- required as a matter of obligation; mandatory: A reply is desirable but not obligatory.
- incumbent or compulsory (usually followed by on or upon): duties obligatory on all.
- imposing moral or legal obligation; binding: an obligatory promise.
- creating or recording an obligation, as a document.
Origin of obligatory
SynonymsSee more synonyms on Thesaurus.com
Examples from the Web for obligatory
There was also the obligatory shopping spree at the F.A.O. Schwarz toy store across from Central Park.Exclusive: Michael Jackson Hit With New Sex Abuse Claim
May 12, 2014
Yes, they showed up, wore their “Team Mitch” shirts, and joined in the obligatory anti-Obama chants.McConnell's Fancy Farm Monster Comes Back to Haunt Him
August 4, 2013
I actually quit prefacing my Ralph Nader screeds with the obligatory he-gave-us-the-seatbelt boilerplate years ago.Ralph Nader Has Truly Lost It
July 29, 2013
Lean In, by Sheryl Sandberg (Knopf) Obligatory ‘Power’ SubtitleWomen, Work, and the Will to Lead.Five Girl-Power Books Exactly Like Sheryl Sandberg’s ‘Lean In’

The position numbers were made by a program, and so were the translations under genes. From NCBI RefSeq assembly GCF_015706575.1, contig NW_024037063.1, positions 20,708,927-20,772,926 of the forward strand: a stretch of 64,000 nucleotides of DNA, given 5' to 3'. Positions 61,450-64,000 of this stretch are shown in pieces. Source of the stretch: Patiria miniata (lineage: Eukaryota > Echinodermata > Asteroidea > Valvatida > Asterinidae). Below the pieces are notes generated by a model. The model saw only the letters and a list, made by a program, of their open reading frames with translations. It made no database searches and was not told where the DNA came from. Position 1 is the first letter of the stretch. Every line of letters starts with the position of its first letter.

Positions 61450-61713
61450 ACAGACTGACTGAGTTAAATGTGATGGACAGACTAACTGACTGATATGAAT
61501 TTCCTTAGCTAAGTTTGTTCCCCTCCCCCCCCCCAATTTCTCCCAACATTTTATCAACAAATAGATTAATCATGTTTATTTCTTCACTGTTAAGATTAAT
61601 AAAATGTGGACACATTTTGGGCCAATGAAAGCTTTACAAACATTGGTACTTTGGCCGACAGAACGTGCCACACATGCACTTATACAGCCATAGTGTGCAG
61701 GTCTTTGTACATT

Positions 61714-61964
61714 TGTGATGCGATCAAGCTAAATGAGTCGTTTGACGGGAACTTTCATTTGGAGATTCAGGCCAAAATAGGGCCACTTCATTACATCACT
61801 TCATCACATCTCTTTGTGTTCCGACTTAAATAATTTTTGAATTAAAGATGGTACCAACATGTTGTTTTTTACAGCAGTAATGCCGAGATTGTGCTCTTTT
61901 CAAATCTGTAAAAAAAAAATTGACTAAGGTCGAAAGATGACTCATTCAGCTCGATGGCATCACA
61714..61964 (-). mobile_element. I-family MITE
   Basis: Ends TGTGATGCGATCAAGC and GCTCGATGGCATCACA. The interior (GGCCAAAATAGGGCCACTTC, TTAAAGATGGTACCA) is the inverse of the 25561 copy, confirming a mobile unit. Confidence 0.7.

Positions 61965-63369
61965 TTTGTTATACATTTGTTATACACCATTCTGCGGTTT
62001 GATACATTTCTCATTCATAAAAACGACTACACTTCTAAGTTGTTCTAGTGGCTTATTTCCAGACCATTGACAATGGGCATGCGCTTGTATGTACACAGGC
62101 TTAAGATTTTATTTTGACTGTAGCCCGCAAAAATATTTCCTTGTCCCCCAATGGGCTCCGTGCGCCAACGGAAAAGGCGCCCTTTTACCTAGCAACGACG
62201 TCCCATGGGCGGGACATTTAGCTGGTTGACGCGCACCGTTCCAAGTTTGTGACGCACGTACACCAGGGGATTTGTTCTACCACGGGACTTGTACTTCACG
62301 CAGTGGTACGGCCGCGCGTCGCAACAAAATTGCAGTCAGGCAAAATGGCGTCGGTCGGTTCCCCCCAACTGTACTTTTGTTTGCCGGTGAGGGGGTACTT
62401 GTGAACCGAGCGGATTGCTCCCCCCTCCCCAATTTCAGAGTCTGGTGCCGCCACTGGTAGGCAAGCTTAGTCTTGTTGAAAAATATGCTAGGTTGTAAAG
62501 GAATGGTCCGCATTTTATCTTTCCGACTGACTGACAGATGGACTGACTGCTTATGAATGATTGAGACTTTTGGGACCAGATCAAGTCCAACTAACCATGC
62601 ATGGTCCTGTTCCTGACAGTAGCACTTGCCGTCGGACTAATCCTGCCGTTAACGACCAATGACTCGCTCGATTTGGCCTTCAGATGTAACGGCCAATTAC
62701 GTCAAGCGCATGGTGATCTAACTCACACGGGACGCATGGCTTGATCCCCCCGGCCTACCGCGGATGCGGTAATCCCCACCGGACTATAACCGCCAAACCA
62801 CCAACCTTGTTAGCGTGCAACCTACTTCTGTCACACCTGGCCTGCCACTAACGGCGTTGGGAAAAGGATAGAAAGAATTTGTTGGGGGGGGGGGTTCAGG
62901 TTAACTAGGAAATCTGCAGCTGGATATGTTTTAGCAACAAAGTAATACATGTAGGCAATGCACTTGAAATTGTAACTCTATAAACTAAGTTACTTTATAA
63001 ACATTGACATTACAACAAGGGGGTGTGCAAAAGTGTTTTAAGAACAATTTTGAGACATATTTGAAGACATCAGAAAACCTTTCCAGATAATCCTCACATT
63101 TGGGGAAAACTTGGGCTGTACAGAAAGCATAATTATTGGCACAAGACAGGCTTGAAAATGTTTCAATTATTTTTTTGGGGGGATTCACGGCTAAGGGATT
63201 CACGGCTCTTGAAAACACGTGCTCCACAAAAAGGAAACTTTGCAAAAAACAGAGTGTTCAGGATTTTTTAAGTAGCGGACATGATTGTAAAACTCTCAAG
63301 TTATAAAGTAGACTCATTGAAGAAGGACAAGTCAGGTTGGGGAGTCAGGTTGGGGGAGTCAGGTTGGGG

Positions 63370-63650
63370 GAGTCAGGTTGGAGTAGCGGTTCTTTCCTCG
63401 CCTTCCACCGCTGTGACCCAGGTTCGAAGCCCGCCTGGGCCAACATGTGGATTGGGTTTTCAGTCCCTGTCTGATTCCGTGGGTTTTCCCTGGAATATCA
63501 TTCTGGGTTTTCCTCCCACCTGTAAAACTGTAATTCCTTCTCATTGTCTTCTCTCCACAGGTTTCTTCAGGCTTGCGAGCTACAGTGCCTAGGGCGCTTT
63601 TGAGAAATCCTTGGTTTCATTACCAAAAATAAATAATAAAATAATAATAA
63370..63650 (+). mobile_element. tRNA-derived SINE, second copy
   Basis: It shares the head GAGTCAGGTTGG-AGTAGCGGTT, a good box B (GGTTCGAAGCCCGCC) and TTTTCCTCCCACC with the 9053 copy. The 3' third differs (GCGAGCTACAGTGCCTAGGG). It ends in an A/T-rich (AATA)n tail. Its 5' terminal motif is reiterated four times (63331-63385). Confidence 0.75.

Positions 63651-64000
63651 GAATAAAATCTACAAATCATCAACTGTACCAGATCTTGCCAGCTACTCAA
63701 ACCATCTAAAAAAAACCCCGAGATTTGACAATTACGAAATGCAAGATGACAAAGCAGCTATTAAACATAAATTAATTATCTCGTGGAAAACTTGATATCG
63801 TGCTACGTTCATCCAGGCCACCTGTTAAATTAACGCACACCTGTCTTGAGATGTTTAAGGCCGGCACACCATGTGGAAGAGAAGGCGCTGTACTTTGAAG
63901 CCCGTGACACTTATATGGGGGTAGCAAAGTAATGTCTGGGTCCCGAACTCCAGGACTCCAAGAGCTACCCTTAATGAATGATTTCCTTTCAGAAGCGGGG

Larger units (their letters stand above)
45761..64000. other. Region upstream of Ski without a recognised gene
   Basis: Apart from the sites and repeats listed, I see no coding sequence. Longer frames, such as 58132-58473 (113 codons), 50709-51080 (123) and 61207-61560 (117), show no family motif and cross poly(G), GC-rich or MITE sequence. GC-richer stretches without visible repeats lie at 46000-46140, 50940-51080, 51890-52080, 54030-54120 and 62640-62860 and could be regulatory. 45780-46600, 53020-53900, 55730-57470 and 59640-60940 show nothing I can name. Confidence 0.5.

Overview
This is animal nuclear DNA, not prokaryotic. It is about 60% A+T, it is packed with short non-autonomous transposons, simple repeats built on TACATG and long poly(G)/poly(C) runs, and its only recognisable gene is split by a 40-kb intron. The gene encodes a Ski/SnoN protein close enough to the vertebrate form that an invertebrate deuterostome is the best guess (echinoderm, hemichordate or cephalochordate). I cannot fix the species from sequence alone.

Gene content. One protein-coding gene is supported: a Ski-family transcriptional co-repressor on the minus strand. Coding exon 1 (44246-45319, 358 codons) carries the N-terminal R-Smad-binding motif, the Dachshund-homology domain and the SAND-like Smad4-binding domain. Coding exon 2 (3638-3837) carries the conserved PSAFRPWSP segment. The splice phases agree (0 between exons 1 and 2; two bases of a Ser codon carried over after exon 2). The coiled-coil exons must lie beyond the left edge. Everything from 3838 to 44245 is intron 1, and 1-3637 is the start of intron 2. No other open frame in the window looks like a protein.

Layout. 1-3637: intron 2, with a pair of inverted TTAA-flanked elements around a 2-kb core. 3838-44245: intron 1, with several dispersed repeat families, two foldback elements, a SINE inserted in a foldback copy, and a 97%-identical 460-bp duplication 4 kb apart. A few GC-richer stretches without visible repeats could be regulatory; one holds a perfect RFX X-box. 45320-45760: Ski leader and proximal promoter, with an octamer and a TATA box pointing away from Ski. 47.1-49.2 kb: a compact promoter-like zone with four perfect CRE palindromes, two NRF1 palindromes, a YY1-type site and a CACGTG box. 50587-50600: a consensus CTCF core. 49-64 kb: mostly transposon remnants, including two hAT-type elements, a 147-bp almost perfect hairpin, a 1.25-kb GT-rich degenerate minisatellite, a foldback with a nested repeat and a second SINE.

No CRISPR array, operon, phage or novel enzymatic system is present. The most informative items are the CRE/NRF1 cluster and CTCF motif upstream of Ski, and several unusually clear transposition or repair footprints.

March 29, 2013
Romney, in his obligatory red, white, and blue uniform, did have some well-crafted zingers, but none were particularly poetic.Five Takeaways from Mitt Romney’s Convention Speech
August 31, 2012
In France and in England, it is obligatory also to attend vespers on the Sundays.Roman Catholicism in Spain
The study of these three languages is obligatory in the secondary schools.Holland, v. 1 (of 2)
Edmondo de Amicis
For this is due to a confusion of the good or generous with the obligatory.A History of Mediaeval Jewish Philosophy
They made an obligatory and superficial search through the coal cellar.Just Patty
The presence of women in the synagogue was in many instances not obligatory.Luna Benamor
Vicente Blasco Ibez
- required to be done, obtained, possessed, etc
- of the nature of or constituting an obligation
Word Origin and History for obligatory
c.1400, from Old French obligatoire "creating an obligation, obligatory," and directly from Late Latin obligatorius "binding," from obligat-, past participle stem of obligare (see oblige).